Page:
ERBIL (Kurdistan 24) – Iraq will decrease its 2018 – 2019 winter crops by 55 percent due to a lack of water, the Ministry of Agriculture stated on Thursday.
Iraq will grow around 315,266 hectares of wheat on irrigated land, the ministry noted in a statement.
Iraq, a major Middle East grain buyer, has a current water reserve of 11 billion cubic meters, four billion cubic meters less than 2017, according to the ministry.
It also mentioned that the current water situation means the country would be able to yield 55 percent less from its irrigated winter crops than the previous year.
“The agriculture and water ministries will look into the possibility of increasing cultivated areas should the water situation change,” the statement added.
The United Nations Food and Agriculture Organization (UNFAO) told Reuters that the cut could shrink Iraq’s wheat crop by nearly 20 percent, implying the need to rely on more imports.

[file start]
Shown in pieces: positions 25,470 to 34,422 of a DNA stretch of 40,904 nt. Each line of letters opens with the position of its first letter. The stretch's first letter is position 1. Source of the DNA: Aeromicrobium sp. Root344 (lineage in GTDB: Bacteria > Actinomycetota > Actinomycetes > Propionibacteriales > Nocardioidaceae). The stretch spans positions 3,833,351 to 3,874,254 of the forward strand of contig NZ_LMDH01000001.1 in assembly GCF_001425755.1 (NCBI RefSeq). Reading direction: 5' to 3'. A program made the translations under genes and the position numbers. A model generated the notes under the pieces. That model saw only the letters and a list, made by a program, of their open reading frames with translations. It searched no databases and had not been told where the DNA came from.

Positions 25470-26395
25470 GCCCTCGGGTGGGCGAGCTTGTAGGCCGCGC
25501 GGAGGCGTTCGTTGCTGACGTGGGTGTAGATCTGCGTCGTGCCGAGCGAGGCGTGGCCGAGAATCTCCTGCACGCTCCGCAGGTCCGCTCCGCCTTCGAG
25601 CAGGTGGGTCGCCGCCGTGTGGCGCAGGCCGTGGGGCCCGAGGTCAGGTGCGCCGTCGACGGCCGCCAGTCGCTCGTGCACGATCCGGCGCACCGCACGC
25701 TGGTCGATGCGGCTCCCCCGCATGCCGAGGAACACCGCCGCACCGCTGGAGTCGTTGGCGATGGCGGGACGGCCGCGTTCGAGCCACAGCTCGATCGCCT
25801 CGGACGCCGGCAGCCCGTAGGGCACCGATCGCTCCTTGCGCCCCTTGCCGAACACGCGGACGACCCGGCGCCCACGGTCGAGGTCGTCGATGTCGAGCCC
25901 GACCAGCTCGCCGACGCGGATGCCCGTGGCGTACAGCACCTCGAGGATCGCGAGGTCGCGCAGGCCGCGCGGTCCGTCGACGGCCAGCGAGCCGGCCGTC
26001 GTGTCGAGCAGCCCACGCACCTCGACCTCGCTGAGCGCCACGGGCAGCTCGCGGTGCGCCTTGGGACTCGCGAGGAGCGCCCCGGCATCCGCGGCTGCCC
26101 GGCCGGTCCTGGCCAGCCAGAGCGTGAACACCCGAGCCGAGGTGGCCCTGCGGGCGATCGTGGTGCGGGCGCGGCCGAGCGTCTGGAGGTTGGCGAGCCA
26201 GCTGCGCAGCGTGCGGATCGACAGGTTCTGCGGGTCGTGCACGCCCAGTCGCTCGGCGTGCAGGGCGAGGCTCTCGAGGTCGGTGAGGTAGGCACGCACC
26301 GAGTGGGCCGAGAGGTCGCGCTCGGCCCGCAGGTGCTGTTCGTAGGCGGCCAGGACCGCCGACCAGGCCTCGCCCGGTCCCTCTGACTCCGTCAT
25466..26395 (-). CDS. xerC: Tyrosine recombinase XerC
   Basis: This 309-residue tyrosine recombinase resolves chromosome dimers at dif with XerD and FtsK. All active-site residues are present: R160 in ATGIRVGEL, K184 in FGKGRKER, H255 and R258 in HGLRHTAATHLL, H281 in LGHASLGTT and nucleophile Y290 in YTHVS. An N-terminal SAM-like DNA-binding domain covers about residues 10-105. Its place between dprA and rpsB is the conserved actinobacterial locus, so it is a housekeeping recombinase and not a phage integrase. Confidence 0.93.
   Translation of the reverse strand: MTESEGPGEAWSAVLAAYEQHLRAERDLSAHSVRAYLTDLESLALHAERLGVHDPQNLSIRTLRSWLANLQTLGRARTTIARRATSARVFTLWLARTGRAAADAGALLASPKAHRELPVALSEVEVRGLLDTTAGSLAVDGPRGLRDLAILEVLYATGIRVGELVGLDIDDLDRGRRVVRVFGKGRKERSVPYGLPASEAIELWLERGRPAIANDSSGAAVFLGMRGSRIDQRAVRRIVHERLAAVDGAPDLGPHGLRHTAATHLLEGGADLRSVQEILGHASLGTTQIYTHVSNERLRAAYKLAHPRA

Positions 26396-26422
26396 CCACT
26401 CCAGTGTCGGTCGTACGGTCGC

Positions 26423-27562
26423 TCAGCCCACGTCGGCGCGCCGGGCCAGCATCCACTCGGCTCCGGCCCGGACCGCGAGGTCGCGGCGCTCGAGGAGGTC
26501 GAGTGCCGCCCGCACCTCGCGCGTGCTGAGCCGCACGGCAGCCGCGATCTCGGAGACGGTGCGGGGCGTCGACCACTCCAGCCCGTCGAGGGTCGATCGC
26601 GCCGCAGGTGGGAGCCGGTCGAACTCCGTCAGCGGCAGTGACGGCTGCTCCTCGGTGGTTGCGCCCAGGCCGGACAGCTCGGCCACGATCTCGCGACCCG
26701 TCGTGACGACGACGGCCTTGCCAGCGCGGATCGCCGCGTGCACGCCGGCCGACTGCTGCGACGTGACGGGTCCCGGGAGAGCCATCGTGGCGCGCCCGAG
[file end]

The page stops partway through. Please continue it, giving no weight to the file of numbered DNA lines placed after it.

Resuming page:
Iraq is currently suffering from a water crisis, which began months ago after neighboring Turkey and Iran built water dams on their borders, preventing water flow to the middle and southern provinces of Iraq.
OPEC’s second –largest oil producer considerably relies on import to fulfill its needs in a variety of sectors, having been a rentier state for decades.
Iraq imports wheat to supply a rationing program created in 1991 to combat UN economic sanctions, including flour, cooking oil, rice, sugar, and baby milk formula.
The country’s Trade Ministry is responsible for obtaining strategic commodities, including wheat, for the program.
The Kurdistan Region as well has been affected by external factors affecting its crops.
Editing by Nadia Riva